Does an individual’s right to the freedom of expression take precedence over confidentiality obligations owing to their employer?
No, was the decision of the High Court in the case of, Linklaters LLP v Mellish.
Lisa Moore, Employment Solicitor in our Birmingham Officeconsiders the outcome of this recent case which balances the Articles of the European Convention on Human Rights (‘Convention rights’) against the duty of confidentiality.
In this case, Mr Mellish was employed by Linklaters as Director of Business Development and Marketing. He was subject to an express confidentiality provision as detailed in his contract of employment. Following the termination of his employment, Mr Mellish notified his ex-employer that he planned to, ‘share his impressions of the current culture at Linklaters’ along with what was described as, ‘the ongoing struggle Linklaters has with women in the workplace’ and provided various examples of his concerns.
Consequently, Linklaters issued an application for an injunction to restrain disclosure of confidential information; namely, to protect the names of the individuals involved along with some details relating to the relevant matters. The confidential nature of these issues were such that they were not set out in the body of the Court’s transcript and instead were attached as a confidential Annex to the Judgment.
The High Court considered whether, in all the circumstances, it was in the public interest that the duty of confidence should be breached. It was also noted that other Convention rights could be relevant in the circumstances such as the right to privacy of the third parties who could be named by Mr Mellish.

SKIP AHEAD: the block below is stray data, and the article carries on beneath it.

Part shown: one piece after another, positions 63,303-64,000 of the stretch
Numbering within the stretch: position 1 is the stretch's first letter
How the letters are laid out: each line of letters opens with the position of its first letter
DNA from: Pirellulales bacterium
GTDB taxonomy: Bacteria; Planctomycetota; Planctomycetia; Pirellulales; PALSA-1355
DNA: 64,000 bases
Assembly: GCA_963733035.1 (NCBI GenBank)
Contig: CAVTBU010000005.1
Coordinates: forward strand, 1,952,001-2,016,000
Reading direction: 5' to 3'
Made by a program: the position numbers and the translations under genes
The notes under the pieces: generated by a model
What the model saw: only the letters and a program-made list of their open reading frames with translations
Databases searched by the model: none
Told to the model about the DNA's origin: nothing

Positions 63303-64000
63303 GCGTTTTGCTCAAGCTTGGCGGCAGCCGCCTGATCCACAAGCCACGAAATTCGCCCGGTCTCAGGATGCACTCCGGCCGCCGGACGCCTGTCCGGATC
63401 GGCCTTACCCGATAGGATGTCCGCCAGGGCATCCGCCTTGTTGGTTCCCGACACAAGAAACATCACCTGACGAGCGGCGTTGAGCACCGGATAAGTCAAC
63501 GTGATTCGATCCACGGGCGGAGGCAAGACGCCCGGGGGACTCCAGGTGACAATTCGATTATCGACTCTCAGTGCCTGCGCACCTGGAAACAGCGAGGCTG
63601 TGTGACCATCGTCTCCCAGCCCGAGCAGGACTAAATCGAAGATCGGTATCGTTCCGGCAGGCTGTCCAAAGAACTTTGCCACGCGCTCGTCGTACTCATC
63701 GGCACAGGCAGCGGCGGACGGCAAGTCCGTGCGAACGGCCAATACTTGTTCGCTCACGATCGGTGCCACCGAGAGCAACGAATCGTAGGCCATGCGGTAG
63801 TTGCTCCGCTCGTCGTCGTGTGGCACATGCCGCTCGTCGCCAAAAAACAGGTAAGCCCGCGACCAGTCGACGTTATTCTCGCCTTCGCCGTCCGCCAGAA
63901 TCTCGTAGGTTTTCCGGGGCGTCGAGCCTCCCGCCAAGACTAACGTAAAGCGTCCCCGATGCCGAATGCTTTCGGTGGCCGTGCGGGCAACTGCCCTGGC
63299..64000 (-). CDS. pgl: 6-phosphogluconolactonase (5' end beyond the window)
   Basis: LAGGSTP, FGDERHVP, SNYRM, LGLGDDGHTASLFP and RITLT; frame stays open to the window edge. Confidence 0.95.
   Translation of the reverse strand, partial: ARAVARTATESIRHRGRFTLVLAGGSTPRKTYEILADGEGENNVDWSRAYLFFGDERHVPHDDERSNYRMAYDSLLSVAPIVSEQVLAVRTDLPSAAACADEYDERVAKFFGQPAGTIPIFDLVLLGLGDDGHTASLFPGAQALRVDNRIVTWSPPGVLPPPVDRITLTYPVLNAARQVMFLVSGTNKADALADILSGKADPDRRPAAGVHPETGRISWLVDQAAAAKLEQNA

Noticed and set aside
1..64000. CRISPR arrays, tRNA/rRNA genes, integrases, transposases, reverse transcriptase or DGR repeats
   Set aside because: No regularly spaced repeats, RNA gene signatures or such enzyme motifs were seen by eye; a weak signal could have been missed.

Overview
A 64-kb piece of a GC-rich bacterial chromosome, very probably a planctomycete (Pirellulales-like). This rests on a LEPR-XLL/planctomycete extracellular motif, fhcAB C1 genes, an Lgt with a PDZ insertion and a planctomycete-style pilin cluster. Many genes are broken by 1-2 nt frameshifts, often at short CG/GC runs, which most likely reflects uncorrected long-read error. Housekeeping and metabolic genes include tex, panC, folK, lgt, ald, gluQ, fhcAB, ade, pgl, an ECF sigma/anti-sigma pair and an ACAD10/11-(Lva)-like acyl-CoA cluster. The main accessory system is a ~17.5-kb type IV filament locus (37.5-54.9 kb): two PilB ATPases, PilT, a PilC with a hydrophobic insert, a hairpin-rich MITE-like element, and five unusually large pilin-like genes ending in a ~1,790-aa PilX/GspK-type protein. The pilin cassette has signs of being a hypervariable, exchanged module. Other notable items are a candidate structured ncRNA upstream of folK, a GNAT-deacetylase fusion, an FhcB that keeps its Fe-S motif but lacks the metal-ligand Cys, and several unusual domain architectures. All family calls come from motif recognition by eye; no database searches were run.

The Court ultimately decided to grant a temporary injunction despite this conflicting with the right to freedom of expression to which Mr Mellish was entitled. Several factors formed the basis of this decision.
Firstly, the Court felt that the matter would have good prospects of success should it proceed to trial. Secondly, there was a clear risk that highly sensitive information could be published. The rights of the third parties involved were also highly relevant to the Court’s decision. It was considered that reputational harm was not the primary motivating factor for Linklaters having applied for the injunction. If it had been, it was far less likely that the injunction would have been granted.
Lisa Moore comments: “Although applications for injunctions are considered on a case by case basis, employers should seek some comfort from this decision. The High Court is clearly willing to override Convention rights to prevent the disclosure of confidential information where necessary. This decision also serves as a reminder of the importance for employers to adopt appropriately drafted confidentiality provisions to protect their position as far as possible. An employer is in a much stronger position whenever attempting to enforce an express term of a contract rather than just relying on an implied term.”
For more information about how we can help assist your business in respect of the above issues, from drafting appropriate confidentiality provisions and restrictive covenants, to obtaining an injunction, please follow the link to our Business Protection Package.
Otherwise, to discuss anything arising from this update, please contact Lisa Moore or any member of the Employment Team on 0121 233 4333.